Wednesday, January 12, 2011

Hudson River State Hospital for the Insane

On Saturday, January 15, an exhibition of photographs by China Jorrin is opening at the Hudson Opera House. The subject of the photographs: the Hudson River State Hospital for the Insane in Poughkeepsie. The building was--and what remains of it today still is--awesome. Its construction began in 1868 and continued over three decades. 

The massive High Victorian Gothic building was designed by prominent architect Frederick Clarke Withers, following the recommendations of Dr. Thomas Story Kirkbride, a physician respected for treating the mentally ill and a researcher and pioneer in asylum design. The sprawling layout of the building--it was 1,500 feet in length--was  intended to allow as much natural light into the rooms as possible. Its location gave it commanding views of the Hudson River and the surrounding valley, and its extensive grounds, which included lavish gardens, fields, ponds, and a network of walkways, were designed by Frederick Law Olmstead and Calvert Vaux.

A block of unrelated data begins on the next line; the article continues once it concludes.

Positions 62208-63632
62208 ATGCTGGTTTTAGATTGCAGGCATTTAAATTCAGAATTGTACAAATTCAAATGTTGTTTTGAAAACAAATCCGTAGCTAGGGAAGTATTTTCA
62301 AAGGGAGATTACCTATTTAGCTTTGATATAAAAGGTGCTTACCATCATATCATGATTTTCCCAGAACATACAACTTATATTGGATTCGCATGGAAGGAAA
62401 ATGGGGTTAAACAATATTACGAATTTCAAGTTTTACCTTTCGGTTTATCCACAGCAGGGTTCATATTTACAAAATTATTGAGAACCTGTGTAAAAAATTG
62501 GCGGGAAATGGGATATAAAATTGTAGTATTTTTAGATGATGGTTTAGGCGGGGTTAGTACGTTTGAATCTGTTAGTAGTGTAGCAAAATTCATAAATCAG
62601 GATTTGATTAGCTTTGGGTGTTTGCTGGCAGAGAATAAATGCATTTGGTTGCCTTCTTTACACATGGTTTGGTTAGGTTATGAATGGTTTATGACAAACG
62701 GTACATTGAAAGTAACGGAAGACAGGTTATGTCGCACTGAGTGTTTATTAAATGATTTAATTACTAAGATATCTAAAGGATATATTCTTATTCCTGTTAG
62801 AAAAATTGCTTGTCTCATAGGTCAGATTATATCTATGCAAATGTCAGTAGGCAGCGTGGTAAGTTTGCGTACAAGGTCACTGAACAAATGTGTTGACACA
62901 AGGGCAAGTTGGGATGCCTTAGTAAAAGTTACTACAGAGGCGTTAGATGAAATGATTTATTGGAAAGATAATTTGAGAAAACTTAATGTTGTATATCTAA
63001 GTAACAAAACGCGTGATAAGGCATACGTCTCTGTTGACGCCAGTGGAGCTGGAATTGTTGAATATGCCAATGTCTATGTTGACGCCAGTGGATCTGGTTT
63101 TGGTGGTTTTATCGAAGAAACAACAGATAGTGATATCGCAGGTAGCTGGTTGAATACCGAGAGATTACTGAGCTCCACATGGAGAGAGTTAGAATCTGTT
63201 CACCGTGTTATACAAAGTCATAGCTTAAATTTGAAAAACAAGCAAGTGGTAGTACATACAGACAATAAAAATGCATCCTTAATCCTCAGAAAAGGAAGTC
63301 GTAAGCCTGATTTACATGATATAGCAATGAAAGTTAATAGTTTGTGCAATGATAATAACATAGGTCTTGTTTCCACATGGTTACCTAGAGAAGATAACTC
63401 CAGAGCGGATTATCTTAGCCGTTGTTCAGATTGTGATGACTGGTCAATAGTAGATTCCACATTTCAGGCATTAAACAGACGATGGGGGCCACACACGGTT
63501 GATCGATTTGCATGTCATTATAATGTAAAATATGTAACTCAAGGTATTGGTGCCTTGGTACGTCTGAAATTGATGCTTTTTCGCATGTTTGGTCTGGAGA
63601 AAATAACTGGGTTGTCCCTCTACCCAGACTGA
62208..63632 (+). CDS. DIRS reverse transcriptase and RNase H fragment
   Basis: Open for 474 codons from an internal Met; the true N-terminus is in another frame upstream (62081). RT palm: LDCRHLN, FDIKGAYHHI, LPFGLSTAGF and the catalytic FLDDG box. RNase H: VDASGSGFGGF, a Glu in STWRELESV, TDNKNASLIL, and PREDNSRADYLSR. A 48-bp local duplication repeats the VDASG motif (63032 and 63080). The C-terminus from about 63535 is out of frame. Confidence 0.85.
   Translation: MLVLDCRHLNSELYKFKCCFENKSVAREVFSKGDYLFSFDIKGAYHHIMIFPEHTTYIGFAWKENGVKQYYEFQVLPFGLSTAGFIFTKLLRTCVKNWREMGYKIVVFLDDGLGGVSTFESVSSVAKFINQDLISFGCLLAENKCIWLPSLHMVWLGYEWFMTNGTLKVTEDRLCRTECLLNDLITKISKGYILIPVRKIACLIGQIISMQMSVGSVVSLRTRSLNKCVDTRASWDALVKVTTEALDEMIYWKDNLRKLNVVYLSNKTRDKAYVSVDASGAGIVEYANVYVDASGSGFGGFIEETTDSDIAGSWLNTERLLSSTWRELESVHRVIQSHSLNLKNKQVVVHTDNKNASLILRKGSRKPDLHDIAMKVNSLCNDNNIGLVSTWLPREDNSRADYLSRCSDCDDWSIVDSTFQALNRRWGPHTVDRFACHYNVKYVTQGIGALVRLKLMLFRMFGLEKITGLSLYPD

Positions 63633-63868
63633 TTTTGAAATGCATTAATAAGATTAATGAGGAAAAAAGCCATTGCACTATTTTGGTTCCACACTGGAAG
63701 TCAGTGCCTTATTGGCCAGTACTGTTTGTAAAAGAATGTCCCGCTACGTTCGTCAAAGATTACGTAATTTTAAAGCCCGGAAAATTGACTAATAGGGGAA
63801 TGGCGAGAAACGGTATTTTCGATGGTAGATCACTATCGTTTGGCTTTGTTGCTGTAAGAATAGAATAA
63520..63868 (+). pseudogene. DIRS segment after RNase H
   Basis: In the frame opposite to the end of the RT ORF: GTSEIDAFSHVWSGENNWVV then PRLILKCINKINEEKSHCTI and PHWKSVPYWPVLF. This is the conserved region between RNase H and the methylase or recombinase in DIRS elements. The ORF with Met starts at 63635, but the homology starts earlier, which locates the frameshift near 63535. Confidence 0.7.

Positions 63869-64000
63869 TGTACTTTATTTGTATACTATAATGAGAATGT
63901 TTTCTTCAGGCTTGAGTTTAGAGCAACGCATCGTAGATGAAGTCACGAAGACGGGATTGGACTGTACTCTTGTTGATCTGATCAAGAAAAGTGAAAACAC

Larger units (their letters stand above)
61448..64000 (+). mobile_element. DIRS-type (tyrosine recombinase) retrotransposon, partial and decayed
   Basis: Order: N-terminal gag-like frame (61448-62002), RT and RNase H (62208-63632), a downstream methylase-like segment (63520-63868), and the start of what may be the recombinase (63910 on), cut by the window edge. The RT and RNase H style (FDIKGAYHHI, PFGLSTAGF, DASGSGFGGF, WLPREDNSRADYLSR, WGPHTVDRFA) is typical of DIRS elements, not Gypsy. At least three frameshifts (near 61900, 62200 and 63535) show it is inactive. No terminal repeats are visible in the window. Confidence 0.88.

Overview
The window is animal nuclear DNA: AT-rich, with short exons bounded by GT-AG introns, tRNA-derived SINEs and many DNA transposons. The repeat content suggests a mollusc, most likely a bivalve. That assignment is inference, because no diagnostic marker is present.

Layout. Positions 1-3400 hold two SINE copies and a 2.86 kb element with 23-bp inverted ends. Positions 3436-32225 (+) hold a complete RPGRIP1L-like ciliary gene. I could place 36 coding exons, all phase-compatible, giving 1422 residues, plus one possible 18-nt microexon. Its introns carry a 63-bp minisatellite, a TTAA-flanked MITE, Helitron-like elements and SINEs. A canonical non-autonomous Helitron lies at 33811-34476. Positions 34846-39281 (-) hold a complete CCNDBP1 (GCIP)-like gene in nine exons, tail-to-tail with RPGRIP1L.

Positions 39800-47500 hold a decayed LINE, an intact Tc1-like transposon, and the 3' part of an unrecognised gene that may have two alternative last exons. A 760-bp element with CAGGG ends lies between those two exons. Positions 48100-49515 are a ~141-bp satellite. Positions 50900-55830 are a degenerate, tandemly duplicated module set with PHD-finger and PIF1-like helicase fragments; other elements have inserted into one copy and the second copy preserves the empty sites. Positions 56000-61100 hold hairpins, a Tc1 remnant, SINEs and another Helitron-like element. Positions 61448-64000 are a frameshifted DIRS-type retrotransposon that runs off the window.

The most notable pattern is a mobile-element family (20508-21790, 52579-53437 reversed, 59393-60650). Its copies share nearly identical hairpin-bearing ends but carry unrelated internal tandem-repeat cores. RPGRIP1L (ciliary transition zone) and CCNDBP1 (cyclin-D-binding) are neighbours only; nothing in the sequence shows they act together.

At its height, the hospital served more than 4,ooo psychiatric patients, but beginning in the late 1970s the building was progressively abandoned. In 2005, it was sold for redevelopment as a hotel/apartment complex. Tragically, in 2007, the south wing was destroyed by fire. In 2009, in a lecture sponsored by Historic Hudson, J. Winthrop Aldrich, Deputy Commissioner for Historic Preservation for New York State, who has for years advocated for the restoration and reuse of the Hudson River State Hospital, said that a third of the building is still standing, and there is talk of restoring it as a hotel.

There are fascinating historic images of the hospital and information about its history at

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